My favorite piece in this composition, full of drive (at times almost jazzy), fun, joy! It reminds me of Bach’s Interventions for two voices in the two competing voices running mostly in semiquavers, with very nice, catchy melodic fragments, hidden in the constant, busily running figurations in the right hand, while the left hand constantly plays broken (minor and major) chords.
No, not a boisterous, loud ending, nothing like the cadenza in a concerto! Rather, an almost lyrical pice, often running in parallel thirds and sixths—yet harmonically intricate! The movement builds up in volume and intensity, as well as harmonic complexity—just to finish almost abruptly after the climax.
Overall, to me, the Serenade in A is a masterpiece, at the level of the Sonate pour piano from 1924: too bad it’s just around 10 minutes! The long silence up to the applause indicated that the audience really enjoyed this music: luckily, people aren’t all that critical towards bad piano tuning!
Liszt: Transcriptions of Lieder by Franz Schubert (1797 – 1828)
Franz Liszt (1811 – 1886) wasn’t “just” an eminent traveling piano virtuoso and composer. He also liked to transcribe works by other composers for the piano. Examples are Lieder, chamber music, overtures and arias from operas, even entire symphonies. In parts, Liszt transcribed “hits” of his time for the purpose of showing off his own virtuosity in public and private recitals. More importantly, though, Liszt wanted to allow a wider audience to enjoy such popular compositions by fellow composers. Attending public, particularly symphonic concerts at that time was possible mainly in bigger cities. Through Liszt’s transcriptions, elevated households holding an upright or a grand piano were able to perform and enjoy even entire symphonies by Beethoven in their salon or living room (given a pianist with sufficient prowess, of course!).
Franz Liszt’s transcriptions of Lieder by Franz Schubert can be seen in the same context. Liszt picked the real gems among Schubert’s Lieder for his transcriptions. These are so well-known and popular that they should not need any further introduction. The two songs presented in this recital were first published 1838 (10 years after Schubert’s death), later revised in 1876:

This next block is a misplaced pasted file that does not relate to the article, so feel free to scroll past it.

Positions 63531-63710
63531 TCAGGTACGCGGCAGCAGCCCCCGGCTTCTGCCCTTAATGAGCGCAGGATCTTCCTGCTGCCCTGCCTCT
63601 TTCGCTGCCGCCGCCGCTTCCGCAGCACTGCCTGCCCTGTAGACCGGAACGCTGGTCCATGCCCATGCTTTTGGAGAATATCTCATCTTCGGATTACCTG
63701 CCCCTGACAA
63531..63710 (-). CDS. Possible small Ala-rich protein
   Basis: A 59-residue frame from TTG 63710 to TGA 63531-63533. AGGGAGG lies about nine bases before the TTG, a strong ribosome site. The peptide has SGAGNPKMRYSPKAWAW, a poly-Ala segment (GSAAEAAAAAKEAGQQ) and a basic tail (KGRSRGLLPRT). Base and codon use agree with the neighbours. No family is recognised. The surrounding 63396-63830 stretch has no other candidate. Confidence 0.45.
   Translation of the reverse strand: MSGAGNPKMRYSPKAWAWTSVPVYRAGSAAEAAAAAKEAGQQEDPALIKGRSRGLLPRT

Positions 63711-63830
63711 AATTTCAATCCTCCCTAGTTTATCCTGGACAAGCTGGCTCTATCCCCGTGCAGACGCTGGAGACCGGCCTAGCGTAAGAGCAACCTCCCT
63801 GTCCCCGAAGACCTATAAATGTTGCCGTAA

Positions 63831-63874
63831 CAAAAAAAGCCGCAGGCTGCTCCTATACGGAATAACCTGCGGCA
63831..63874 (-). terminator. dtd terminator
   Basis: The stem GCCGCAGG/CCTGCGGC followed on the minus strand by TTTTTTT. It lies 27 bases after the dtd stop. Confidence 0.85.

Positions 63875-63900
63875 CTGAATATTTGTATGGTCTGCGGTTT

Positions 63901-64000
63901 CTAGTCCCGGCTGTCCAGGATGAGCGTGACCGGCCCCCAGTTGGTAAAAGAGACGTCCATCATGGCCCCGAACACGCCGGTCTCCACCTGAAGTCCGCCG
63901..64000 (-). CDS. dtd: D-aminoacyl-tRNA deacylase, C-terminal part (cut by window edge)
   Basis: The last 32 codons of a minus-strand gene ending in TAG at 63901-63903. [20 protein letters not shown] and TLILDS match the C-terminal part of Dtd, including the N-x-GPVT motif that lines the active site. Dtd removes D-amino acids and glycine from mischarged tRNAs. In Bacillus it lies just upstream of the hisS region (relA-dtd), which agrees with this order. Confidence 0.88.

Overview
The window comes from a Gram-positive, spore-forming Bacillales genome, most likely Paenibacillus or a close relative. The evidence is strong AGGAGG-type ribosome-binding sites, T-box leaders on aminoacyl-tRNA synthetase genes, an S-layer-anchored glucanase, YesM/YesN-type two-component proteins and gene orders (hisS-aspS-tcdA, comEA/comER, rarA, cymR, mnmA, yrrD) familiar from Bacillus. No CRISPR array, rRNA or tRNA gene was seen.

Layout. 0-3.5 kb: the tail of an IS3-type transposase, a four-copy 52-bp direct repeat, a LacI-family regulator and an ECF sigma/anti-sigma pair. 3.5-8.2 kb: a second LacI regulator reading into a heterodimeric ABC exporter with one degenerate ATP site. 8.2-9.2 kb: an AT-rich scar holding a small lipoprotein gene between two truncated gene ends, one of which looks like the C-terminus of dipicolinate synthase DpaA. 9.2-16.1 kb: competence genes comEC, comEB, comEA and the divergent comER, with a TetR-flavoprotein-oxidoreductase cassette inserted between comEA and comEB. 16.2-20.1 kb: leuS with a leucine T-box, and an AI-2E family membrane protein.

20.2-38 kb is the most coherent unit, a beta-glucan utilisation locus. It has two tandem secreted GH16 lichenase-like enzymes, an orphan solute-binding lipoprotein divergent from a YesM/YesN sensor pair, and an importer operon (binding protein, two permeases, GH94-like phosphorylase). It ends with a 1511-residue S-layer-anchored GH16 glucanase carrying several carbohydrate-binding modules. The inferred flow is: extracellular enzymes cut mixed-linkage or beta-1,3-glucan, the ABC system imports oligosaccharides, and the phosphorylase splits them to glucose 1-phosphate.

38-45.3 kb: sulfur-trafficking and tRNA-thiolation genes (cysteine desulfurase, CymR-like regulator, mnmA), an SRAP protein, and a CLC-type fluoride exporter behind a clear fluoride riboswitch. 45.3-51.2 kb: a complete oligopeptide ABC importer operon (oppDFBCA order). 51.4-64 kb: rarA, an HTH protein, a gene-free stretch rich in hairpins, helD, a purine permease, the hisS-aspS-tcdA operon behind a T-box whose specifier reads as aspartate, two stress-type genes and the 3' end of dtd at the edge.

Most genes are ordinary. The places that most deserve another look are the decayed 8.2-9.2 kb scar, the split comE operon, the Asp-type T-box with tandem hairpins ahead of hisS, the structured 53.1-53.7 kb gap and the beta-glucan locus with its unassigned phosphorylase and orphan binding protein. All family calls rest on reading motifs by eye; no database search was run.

Franz Schubert, Lied “Du bist die Ruh'”, op.59/3, D.776 (Liszt, S.558/3)
For me, this is one of the nicest, most touching songs of all time. The lyrics in Schubert’s song are by Friedrich Rückert (1788 – 1866). The complete lyrics and a translation to English are available here.
Franz Schubert, Lied “Der Erlkönig”, op.1, D.328 (Liszt, S.558/4)
Well—what can I say? “Du bist die Ruh” often touches me to tears—a song of rare, haunting beauty and intensity, in an excellent transcription by Franz Liszt. And Oxana puts all her emotional intensity and expression into this song, and Liszt’s often dense (and virtuosic, in its own way) setting becomes a pure means of amplifying the content of Rückert’s poem: as good, if not better than the vocal version (tuning aside, of course!)—thanks, Oxana!
The “Erlkönig” is an entirely different beast, of course: one of the most dramatic songs (or rather, a ballade, really) in the entire literature. Both in Schubert’s original, vocal version, as well as in Liszt’s transcription, this is extremely demanding, as one person must incorporate three characters (the father, the child, and the child abuser): a cruel story, dramatic already at the onset, then building up to an almost unbearable intensity, ending in a devastating catastrophy: clearly Goethe, not Rückert. Oxana lives this scary piece, makes the listener almost shudder, causes the breath to stop: a strong, impressive climax and ending of the recital!
As already in the first recital in the series, Oxana Shevchenko offered the third movement, “Mars: Chant de l’alouette” (“March: Song of the lark”, Andantino espressivo) from the piano cycle “Les Saisons” (The Seasons), op.37a (or op.37b) by Pyotr Ilyich Tchaikovsky (1840 – 1893): a wonderfully contemplative piece, allowing the listeners to calm down after all the intensity and drama in the Lied transcriptions. In Oxana’s interpretation, the piece builds up to a nice, almost lively climax, which I really liked (after all, the lark is alive!). After that, the piece calmed down again, into a silent, pensive ending.